The unpredictability that is presented by phenotypes has been all but eradicated in the world of established agribusiness. Common grains or vegetables you consume on a regular basis are derived from seed genetics that were studied and bred with the direct intent to develop a crop that grows efficiently and abundantly; and every day at Cedar Valley we are utilizing technology and science to establish the same standards for the future of hemp genetics.


2020-10-21T15:12:12+00:00October 21st, 2020|Blog|0 Comments

Ohio State University Tours Cedar Valley Farms

This week out at the farm, we had a couple small groups from Ohio State University stop by for tours. Guests included university faculty and researchers who were curious to know what we’ve been up to.

Our CEO, Shawn Cutter, took time out his busy harvest schedule to share his insight on what this first year of hemp farming has been like. He also showed them around greenhouse and new barn that currently houses tens of thousands of drying hemp plants that have been coming off the fields for processing over the last couple weeks of harvest.

Jacob Hagemeyer, our VP of Business, also hosted a group of guests and answered questions ranging from cultivation protocols to extraction methods.

He noted that there is a lot of crossover with ongoing agriculture research projects at OSU and what’s happening on the farm, specifically with a few of the attendees that specialize in indoor vegetable growing.

“Growing corn and beans outside involves more or less a ‘set-it-and-forget-it’ process for a lot of farmers, where growing vegetables indoors – much like growing hemp in a greenhouse – takes a lot more of a hands on approach. You have to factor in a completely different workflow and there is a greater need for a crew of people to monitor day-to-day activities.”

Overall, it was a great opportunity to share ideas and strategies, as well as find ways in which partnerships could benefit ongoing agricultural studies for both Cedar Valley and OSU.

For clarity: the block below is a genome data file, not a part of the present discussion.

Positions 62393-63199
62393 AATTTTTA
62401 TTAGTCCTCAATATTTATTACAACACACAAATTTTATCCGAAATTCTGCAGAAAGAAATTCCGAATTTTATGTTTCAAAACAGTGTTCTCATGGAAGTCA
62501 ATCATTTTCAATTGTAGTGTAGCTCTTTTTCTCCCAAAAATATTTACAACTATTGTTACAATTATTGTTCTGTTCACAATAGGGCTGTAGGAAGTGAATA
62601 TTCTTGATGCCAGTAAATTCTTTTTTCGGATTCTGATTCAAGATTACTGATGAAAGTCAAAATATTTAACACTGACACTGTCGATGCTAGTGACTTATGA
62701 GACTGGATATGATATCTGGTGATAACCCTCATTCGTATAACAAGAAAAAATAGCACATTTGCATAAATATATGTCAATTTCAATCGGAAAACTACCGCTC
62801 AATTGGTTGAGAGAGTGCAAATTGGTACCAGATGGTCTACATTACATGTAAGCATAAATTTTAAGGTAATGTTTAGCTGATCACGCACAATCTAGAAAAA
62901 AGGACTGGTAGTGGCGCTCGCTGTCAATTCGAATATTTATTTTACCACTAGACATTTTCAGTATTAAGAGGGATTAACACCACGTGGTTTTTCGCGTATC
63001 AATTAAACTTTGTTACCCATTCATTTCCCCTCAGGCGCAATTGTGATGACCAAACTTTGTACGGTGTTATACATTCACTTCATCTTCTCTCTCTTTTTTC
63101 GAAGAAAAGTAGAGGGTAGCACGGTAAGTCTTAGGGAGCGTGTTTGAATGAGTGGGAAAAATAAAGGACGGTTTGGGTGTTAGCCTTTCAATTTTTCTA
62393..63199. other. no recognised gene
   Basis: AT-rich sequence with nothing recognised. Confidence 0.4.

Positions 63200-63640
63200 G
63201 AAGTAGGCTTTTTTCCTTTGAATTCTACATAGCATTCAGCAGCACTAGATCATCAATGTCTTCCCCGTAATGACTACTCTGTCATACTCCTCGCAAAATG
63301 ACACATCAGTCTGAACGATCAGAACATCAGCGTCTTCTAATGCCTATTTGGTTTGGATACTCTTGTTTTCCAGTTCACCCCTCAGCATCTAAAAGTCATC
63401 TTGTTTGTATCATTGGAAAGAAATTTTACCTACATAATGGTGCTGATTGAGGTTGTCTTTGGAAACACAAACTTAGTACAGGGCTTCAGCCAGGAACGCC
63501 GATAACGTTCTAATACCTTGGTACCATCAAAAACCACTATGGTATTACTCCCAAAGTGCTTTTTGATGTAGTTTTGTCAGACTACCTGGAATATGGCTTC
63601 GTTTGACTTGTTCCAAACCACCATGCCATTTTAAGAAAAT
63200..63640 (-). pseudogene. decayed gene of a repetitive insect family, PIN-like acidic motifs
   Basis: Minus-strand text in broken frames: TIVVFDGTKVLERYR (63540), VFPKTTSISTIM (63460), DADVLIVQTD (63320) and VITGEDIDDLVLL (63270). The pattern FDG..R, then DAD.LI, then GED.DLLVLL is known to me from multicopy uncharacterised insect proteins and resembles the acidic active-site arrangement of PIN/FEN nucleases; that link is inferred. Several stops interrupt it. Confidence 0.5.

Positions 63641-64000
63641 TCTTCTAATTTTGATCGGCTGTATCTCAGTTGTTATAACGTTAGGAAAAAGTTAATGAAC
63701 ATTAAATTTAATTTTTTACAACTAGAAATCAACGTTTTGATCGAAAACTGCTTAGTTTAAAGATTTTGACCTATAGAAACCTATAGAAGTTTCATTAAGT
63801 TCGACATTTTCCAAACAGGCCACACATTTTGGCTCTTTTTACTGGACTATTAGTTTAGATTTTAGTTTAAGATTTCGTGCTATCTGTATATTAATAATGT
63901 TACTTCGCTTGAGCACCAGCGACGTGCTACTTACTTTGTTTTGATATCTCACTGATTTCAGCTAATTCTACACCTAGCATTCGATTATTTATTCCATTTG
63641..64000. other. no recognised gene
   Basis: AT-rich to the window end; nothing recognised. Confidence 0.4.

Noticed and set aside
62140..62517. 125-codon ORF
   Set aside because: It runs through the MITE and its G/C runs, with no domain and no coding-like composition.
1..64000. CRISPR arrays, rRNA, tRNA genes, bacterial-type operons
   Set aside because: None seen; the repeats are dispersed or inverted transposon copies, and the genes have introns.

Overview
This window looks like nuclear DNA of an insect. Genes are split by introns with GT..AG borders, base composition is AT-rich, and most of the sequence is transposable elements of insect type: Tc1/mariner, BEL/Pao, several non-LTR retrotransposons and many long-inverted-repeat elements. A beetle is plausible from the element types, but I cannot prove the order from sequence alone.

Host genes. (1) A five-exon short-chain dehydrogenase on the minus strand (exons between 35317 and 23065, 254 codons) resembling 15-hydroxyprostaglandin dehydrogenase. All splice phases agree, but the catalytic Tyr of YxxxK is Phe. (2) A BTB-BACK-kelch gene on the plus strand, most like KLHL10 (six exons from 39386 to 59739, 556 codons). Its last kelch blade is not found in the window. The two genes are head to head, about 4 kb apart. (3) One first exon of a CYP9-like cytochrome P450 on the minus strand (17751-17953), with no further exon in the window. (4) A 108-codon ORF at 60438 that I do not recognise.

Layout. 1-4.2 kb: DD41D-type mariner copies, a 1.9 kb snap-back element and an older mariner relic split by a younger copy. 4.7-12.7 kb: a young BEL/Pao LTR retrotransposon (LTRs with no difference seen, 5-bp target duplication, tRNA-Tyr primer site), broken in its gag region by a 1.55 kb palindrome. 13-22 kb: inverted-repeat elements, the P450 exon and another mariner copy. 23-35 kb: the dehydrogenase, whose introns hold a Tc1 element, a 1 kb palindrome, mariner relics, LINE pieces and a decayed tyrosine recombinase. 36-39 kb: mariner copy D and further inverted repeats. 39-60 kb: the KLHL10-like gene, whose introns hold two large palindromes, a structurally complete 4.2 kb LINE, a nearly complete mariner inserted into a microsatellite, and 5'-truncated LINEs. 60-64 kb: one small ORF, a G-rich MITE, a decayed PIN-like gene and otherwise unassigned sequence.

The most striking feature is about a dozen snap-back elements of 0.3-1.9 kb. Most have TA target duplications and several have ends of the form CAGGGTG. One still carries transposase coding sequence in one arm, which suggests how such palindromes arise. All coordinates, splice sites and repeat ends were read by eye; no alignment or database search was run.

2020-10-15T18:03:52+00:00October 15th, 2020|Blog|0 Comments

Harvest 2020 – Lessons in Making the Inevitable Invaluable

With our greenhouse harvest behind us, we’ve been busy with the main event: Cedar Valley’s first outdoor harvest. Last week we had a team of 15 to 20 people (including some mighty kind neighbors and friends of the farm) working 12-hour days.  Everyone went above and beyond and we were able to successfully harvest just over 25,000 of our 50,000 outdoor plants.

This week is the home stretch. While last week went well, we are always looking at ways to make things more efficient with hemp farming – and with that in mind – we’ve got some notes to share.

A big lesson we learned so far came from not putting mulch down on the field before we planted. This decision, made in March, ended up causing a string of unexpected events that arose during our harvesting work that could have been detrimental to our final yield.

The original piece of harvesting equipment we planned on using, called a CleanCut, was designed specifically for hemp and cannabis harvesting. It worked great…in the sections of the field where the vegetation around the hemp plants had been mowed. The sections that weren’t mowed proved a bit more problematic. When the hemp plants came up with the CleanCut harvester, so did a lot other vegetation on the ground. This made for an extra step as our crew then needed to sort through what was hemp and what wasn’t before we could bring it into the barn to dry. Hemp begins to biodegrade immediately after it’s cut, so the moisture the plants have from being out on the field must be dealt with as quickly as possible. The longer you wait on drying plants, the bigger the potential for mildew issues.

Luckily, we were able to remedy this by using a sickle-bar mower, also called a reciprocating mower or a bar mower. These pieces of equipment have a long (typically six to seven and a half feet) bar on which are mounted fingers with stationary guard plates. The sickle bar is driven back and forth along the channel cutting the hemp off at the ground level, leaving the rest of the vegetation on the ground and not mixed in with what is needed to get into the barn to be dried.

It was a great lesson in planning ahead. What seemed like a minor, inconsequential decision to not use mulch at the beginning of our growing season, came back at harvest to haunt us. Almost causing a significant threat to our bottom line. Needless to say, we will be adding mulch into our list of “must haves” for our next growing season. We will also be keeping our eyes wide open for any other hiccups that we may encounter as we finish out harvest. Mistakes are inevitable but can also be invaluable tools that improve efficiency.

2020-10-14T04:55:17+00:00October 13th, 2020|Blog|0 Comments

Big Hempin’ Ain’t Easy

To say we have been busy out at the farm these last few weeks is to put it lightly. Last month, the crew at Cedar Valley began our first hemp harvest. We started with our greenhouse grow, which is where we grew our highest quality hemp that will be used in a line of smokable products.

Thanks to the foresight of Greg Averill, our Director Cultivation, we were solidly prepared. He was able to map out a workflow that prevented any major hiccups. In fact, the team was able to cut, move, and hang 1500 plants in only 2 hours. This is no small feat. The plants are really beautiful, and we are very excited to share them with the world.